Special Report: Cuba
by David De La Torre
In Revolution in retreat, The Economist, in a special report on Cuba, argues that whatever the intentions of its leaders may be, the island will slowly move toward capitalism. What remains unpredictable is whether Cuba’s Communist leaders will control the change or will the change lead to democracy.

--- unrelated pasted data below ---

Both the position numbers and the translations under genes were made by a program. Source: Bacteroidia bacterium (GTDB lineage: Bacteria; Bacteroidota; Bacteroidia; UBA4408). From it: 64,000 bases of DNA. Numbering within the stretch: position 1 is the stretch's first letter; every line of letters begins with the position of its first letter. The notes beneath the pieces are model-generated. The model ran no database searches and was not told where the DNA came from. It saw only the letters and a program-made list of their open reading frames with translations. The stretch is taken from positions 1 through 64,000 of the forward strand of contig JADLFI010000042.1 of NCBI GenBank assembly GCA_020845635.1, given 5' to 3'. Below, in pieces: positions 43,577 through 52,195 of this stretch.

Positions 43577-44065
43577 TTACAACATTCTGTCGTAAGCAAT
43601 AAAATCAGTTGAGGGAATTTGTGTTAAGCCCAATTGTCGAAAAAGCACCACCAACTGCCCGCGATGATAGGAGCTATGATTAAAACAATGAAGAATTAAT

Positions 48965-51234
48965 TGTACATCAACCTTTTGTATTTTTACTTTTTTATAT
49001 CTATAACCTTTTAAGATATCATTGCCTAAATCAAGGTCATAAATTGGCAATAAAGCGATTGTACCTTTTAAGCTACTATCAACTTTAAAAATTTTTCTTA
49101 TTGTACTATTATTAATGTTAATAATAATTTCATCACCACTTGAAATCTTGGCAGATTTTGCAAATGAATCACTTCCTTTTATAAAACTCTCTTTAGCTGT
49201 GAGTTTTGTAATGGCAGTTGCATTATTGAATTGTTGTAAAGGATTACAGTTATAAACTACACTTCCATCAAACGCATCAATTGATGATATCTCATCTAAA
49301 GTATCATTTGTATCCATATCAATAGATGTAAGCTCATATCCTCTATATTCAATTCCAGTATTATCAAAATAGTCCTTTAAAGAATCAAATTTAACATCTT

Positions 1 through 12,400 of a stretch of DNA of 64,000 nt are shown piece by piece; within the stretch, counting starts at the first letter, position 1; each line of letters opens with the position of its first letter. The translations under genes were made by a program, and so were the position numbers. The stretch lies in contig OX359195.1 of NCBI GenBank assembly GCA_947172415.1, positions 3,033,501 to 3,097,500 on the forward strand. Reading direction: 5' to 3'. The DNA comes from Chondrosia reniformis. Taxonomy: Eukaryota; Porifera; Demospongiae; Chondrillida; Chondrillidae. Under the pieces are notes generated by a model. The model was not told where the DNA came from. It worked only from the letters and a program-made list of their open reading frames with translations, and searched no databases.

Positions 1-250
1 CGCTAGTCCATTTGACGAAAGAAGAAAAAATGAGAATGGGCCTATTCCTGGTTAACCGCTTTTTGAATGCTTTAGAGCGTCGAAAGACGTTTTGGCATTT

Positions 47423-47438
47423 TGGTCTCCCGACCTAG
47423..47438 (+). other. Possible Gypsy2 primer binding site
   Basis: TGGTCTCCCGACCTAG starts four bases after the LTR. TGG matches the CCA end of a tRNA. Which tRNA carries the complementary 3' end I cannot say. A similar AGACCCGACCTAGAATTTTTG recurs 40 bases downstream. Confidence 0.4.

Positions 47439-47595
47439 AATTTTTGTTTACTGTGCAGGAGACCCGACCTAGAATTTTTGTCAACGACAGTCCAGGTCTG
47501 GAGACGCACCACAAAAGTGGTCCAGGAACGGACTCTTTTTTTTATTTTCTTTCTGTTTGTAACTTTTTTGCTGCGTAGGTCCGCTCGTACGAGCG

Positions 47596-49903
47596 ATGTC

Raúl Castro, who formally took over as Cuba’s president in February 2008 and as first secretary of the Communist Party in April 2011, is trying to revive the island’s moribund economy by transferring a substantial chunk of it from state to private hands, with profound social and political implications. He has abolished a few of the many petty restrictions that pervade Cubans’ lives. He has also freed around 130 political prisoners. His government has signed the UN covenants on human rights, something his brother had jibbed at for three decades. Repression has become less brutal, though two prisoners have died on hunger strikes. Cubans grumble far more openly than they used to, and academic debate has become a bit freer. But calls for democracy and free elections are still silenced. The Communist Party remains the only legal political party in Cuba. And Raúl Castro has repeatedly dashed the hopes of many Cubans that the hated exit visa, which makes it hard (and for some, impossible) to leave the country, will be scrapped. [more]